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The three sisters?


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foxroxks
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PostPosted: Sun Apr 19, 2009 7:46 pm    Post subject: The three sisters? Reply with quote

I've just added an additional plot (10ft x 9ft) to my patch . Its a plot I am planning to use for corn. I'm trying out companion planting this year & am just wondering is 10 x 9 too small to trying the three sisters in? should i just stick to the corn?

I'm attaching a pic of the space.



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Sean Ph'lib
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PostPosted: Sun Apr 19, 2009 9:12 pm    Post subject: Reply with quote

What are the three sisters? Incidentally, is your block wall a bit out of plumb?
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foxroxks
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PostPosted: Mon Apr 20, 2009 7:42 am    Post subject: Reply with quote

Its growing corn beans + squash in the one plot. beans grow up the corn & the squash provides ground cover. Just wondering if the plot is too small for it to work.

Wall is grand its the camera angle Laughing
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Liparis
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PostPosted: Mon Apr 20, 2009 8:21 am    Post subject: Reply with quote

I've never heard of this before. I see the benefits of growing peas or beans with the sweetcorn, but I would have thought that squash being hungry feeders would battle the hungry sweetcorn for food. But, maybe the squash isn't such a heavy feeder as I always imagined, I've never grown it. The way sweetcorn is grown, it shouldn't really need ground cover surely?
Bill.

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Michael196
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PostPosted: Mon Apr 20, 2009 9:30 am    Post subject: Reply with quote

Liparis

Please try butternut squash for yourself,

it bursts out of the ground, ( I cannot say anymore as I havent got beyond that so far !!!) but mixed with carrots and parsnips its absolutly delicious, . Ever noticed that extra vegtable served with roasted carrots and parsnips at restaurants , looks like an off color parsnip ? thats butternut squash. do your self ac ulinary favour and grow some. They are quites expsenive too at 3-4 euro in the shops. so good savings.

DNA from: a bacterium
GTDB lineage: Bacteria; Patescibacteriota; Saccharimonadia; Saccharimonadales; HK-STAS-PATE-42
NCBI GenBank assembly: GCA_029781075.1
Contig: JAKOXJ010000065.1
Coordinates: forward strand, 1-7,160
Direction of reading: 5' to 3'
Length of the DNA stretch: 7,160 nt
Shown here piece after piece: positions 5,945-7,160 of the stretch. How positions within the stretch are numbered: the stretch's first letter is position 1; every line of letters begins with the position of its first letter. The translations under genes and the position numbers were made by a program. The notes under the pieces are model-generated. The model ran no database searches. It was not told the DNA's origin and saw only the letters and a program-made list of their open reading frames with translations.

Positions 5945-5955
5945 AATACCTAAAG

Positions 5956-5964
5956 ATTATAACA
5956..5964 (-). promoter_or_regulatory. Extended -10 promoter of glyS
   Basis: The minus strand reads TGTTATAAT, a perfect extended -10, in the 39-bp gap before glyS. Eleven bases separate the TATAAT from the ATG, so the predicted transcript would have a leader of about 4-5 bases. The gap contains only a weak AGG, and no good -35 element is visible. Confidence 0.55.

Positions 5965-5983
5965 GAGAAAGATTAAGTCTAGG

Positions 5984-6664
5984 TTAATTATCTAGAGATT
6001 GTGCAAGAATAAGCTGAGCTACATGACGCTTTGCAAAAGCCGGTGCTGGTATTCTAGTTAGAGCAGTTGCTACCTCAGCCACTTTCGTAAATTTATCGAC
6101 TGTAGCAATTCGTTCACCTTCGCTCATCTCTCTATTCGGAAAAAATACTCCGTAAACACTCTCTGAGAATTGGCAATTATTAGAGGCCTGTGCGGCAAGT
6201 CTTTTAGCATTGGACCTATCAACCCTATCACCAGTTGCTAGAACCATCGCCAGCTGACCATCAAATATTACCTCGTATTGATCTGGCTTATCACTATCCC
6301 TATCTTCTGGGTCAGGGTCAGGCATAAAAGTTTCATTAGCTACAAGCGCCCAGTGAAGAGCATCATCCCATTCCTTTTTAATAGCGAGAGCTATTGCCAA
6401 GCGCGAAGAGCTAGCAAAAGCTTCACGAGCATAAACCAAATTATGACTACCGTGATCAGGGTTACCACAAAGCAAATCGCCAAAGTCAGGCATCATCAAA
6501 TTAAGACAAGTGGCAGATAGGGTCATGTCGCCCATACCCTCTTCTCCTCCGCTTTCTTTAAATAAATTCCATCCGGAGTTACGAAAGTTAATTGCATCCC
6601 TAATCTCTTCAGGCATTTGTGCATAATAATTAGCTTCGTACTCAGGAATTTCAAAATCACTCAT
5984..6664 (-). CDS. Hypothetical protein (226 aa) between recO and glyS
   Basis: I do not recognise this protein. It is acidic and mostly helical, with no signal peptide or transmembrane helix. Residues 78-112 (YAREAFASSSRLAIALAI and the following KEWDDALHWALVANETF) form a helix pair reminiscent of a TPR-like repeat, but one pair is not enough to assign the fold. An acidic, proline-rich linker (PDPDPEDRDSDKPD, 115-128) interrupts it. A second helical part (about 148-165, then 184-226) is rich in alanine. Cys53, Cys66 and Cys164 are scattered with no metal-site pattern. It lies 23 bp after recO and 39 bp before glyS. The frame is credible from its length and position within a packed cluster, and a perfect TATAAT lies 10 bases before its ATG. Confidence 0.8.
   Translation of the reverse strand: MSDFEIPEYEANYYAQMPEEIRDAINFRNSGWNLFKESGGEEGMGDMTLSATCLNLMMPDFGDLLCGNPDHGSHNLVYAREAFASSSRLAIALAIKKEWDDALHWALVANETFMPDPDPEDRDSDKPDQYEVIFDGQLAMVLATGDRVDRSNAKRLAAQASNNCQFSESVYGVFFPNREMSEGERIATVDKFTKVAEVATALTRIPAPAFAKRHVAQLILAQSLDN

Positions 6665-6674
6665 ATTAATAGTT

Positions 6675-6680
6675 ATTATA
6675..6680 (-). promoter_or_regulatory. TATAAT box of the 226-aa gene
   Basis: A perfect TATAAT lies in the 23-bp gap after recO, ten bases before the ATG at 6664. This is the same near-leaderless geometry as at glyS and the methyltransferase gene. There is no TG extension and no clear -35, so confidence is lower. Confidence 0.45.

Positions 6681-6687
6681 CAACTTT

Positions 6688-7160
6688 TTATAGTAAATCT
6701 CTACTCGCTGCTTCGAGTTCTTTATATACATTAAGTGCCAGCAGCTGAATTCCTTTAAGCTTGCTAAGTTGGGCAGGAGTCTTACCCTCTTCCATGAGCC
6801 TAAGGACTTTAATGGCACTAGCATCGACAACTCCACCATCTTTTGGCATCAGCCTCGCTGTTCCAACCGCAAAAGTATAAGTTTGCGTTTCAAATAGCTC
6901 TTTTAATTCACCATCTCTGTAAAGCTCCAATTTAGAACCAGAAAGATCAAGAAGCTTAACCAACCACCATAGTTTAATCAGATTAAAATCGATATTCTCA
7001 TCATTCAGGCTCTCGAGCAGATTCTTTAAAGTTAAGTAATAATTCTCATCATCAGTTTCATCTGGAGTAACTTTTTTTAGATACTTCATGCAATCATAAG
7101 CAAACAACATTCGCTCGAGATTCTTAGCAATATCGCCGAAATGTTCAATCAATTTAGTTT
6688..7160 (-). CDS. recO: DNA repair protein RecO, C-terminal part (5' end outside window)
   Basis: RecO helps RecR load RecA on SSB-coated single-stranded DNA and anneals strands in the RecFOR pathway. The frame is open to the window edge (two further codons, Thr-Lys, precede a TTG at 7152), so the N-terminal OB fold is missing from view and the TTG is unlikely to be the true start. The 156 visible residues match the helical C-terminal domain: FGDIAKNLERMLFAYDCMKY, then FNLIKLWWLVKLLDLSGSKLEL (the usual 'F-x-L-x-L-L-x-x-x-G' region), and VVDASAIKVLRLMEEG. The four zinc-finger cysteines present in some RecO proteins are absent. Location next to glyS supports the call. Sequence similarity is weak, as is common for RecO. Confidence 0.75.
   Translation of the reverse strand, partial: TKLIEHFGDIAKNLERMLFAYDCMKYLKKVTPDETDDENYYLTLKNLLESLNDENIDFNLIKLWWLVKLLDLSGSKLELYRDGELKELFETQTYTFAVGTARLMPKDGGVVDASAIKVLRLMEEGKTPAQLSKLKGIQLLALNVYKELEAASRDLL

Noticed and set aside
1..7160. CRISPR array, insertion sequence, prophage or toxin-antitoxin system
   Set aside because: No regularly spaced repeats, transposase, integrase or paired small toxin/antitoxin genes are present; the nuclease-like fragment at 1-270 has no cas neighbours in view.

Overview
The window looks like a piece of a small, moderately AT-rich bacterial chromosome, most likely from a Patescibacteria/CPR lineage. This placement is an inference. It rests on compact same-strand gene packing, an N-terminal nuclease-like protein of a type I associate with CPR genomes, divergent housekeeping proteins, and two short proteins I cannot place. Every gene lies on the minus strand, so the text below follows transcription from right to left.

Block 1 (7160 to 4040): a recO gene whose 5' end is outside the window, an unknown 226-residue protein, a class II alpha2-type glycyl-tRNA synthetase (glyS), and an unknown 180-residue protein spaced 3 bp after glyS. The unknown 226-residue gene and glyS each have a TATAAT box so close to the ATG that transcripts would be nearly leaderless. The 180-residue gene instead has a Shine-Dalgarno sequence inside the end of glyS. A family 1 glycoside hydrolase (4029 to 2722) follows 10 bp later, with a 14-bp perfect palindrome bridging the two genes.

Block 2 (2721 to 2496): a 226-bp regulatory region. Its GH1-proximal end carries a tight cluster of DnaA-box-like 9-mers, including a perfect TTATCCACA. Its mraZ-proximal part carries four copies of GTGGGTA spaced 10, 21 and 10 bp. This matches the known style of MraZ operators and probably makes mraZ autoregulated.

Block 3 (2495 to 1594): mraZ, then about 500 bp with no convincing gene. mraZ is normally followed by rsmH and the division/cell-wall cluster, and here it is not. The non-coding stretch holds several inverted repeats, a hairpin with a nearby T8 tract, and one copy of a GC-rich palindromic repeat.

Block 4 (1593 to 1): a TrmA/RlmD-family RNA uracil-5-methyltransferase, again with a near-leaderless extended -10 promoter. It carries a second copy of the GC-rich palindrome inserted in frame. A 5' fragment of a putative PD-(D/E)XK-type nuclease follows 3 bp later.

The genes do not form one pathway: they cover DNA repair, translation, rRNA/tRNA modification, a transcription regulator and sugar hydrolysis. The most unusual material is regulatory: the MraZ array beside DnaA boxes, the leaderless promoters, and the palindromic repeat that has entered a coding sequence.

I was shcoked to hear my better half spent 2 euro for 2 parsnip in tescos yesterday. wow.
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Liparis
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PostPosted: Mon Apr 20, 2009 1:58 pm    Post subject: Reply with quote

OK, you've talked me into it, I'll give em a go if I can find the seeds. I was toying with the idea the last year or two, but you've convinced me. I assume the same cultivation as marrow and Courgette?
What's a restaurant? Laughing

Michael196 wrote:
Liparis
I was shcoked to hear my better half spent 2 euro for 2 parsnip in tescos yesterday. wow.

Shocked My God! I've just been down the parsnip plot and did some counting up, I should be worth two or three million when these parsnips are ready Laughing Laughing
Bill.

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foxroxks
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PostPosted: Mon Apr 20, 2009 2:40 pm    Post subject: Reply with quote

Here is how it is meant to work:

"a simple but profound example of companion planting. The three plants are companions; they help each other by maximizing growing conditions for one another. The corn, tall and firm, grows in the center of a circular bed and serves as a support for climbing pole beans. The beans fix nitrogen in the soil, important for nitrogen loving, heavy feeding corn. The squash surrounds the corn and beans and covers the ground, serving to hold moisture in the soil, and the prickles on squash stems act as repellant to pests"



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PostPosted: Mon Apr 20, 2009 7:35 pm    Post subject: Reply with quote

Corn is to be plated at least 150mm (6 inch) apart and the rows is to be 600mm (2 foot) apart. The space required for proper root development is quite large. The Pumpkin (squash) vines require a fair amount of space, but there is no roots. you would plant the squash in very rich soil - pure manure yielded the best crop I have ever grown. The corn stalks is a handy stalk for the beens (or peas) and the beens supplys the nitrogen